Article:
if you want this guarantee:
“What I’m really after is when JobAssignedEvent is dispatched, from the application point of view, the job is really assigned. That means, if somebody invoke JobRepository#findAllUnassignedJob(), the job that I just assigned, will not be returned by that finder method.”
you’re really saying that you need full consistency. Full consistency means you cannot have either availability or partition tolerance. An still, you will never really have this guarantee 100%.
Even if you were to dispatch the event inside a single JVM in the same thread that handles the command, you cannot give this full guarantee. What if the request to the repo was done 1ms earlier? You would see the job as unassigned. 1ms later, and it might be assigned. By dispatching asynchronously, you add perhaps 10ms latency. A typical web request takes 500ms. So what’s 10ms extra staleness?
The only thing that I care about is within the same thread and the event is dispatched synchronously (They live in the same JVM).
I don’t care if the repository is invoked 1 ms earlier, but I do care when JobAssignedEvent is being handled, when 3rd party code invoke the job repository or directly query the db, the job is really assigned.
If this is not the case, there will be extra complexity as event handler can’t trust the persistence when handling the event.
We will be forced to create API that returns aggregate id in some use cases.
For example, The handler now has to:
List unassignedJobIds = jobRepository.findAllUnassignedPriorityOneJobIds(); // Necessary
unassignedJobIds.remove( event.getDomainId() ); // Performance penalty, creating many String instances, no paging.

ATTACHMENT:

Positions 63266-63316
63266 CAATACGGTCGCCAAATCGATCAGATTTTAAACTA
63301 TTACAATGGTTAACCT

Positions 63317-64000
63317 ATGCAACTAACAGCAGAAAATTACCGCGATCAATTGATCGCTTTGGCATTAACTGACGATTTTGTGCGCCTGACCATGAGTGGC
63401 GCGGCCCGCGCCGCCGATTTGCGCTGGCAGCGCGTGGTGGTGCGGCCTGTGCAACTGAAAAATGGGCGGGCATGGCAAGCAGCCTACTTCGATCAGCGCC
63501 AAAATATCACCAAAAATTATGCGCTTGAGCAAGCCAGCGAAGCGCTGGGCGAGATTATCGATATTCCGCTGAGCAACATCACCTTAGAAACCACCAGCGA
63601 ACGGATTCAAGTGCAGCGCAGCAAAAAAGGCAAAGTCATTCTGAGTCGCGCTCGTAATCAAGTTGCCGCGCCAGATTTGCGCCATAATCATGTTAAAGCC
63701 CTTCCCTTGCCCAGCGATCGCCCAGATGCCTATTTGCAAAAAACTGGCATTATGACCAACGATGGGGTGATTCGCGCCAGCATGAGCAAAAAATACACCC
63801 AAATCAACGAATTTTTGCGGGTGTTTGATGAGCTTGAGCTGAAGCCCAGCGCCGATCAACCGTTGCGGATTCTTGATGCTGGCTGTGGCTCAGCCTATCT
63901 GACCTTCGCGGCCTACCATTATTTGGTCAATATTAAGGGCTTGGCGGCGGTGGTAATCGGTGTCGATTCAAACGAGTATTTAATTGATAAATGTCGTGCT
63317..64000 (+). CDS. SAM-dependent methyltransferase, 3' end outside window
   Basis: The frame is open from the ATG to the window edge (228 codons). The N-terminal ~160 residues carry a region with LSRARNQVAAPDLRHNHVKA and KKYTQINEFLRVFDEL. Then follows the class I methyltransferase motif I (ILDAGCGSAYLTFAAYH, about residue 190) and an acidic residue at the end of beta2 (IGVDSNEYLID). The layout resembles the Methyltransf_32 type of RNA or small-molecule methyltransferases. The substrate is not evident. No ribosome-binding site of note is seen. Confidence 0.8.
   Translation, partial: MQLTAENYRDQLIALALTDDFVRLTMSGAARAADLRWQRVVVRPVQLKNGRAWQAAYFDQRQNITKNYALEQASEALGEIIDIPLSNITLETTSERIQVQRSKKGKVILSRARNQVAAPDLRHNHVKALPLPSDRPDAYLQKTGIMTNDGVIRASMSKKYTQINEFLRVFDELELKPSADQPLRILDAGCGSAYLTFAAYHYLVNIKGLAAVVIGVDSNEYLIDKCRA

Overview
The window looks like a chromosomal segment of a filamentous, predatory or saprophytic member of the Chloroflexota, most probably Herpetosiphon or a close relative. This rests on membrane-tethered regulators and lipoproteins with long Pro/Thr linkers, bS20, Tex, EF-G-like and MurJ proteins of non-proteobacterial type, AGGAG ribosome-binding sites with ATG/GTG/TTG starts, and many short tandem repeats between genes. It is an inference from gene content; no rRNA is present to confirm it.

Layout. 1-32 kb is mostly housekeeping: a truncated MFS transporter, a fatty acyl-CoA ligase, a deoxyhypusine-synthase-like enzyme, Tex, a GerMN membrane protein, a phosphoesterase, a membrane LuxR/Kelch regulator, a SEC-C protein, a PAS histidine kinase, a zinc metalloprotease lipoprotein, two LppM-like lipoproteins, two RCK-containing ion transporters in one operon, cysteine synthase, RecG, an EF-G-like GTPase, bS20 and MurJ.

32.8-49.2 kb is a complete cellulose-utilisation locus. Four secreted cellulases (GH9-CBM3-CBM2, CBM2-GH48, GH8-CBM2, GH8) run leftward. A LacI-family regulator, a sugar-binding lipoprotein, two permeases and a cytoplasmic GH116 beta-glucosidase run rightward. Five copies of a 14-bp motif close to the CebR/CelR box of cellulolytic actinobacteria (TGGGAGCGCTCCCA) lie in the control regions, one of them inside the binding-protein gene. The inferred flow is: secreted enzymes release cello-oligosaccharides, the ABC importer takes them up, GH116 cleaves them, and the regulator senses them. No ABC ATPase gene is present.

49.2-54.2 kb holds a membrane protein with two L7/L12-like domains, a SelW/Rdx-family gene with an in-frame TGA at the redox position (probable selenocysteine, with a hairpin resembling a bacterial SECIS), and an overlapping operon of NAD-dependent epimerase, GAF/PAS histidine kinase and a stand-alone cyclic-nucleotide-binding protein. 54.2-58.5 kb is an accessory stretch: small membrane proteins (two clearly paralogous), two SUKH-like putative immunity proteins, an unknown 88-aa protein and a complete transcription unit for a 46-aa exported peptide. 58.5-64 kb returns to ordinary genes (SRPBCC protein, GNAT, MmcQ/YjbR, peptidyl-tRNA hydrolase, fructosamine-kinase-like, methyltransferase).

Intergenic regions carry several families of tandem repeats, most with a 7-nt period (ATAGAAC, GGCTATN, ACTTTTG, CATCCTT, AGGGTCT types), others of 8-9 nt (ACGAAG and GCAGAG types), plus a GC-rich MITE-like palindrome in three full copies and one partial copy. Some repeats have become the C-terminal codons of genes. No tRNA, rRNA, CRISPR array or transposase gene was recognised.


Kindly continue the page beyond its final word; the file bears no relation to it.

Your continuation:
int count = unassignedJobIds.size();
List topTenJobs = unassignedJobIds.subList( 0, 10 ); // Top ten jobs, but we only have the id not the object
List jobIds = jobRepository.findJobsById( topTenJobs ); // To get job instance
int count = jobRepository.countAllUnassignedPriorityOneJobs();
List jobs = jobRepository.findUnassignedJobIds( 10 ); // Guarantee that the assigned job will not be there.
We’ve been making ourselves believe that applications run in a fully consistent environment. They’re not! By the time you see data on screen, the application might have already moved along. So our unassigned job may have long been assigned by someone else.
Agree, but full consistent environment is not what I’m after. Not full consistent environment.
Only during event handling time that is handled synchronously that the application persistent behave as expected.
Of course, this only counts when you’re talking about a client invoking the repository. If it’s another event handler invoking the repository, you should ask yourself two questions. Is it really a bad thing if data is a bit stale. Most of the times, it isn’t. If the answer is yes, here is the second question: aren’t we talking about a single event listener accidentally split in 2?
We can’t make customization code to be in the same event listener (those codes are not written by us).
We have no control over these codes.
It’s a topic I focus on quite heavily in my workshop. It’s easier to explain face-to-face with a whiteboard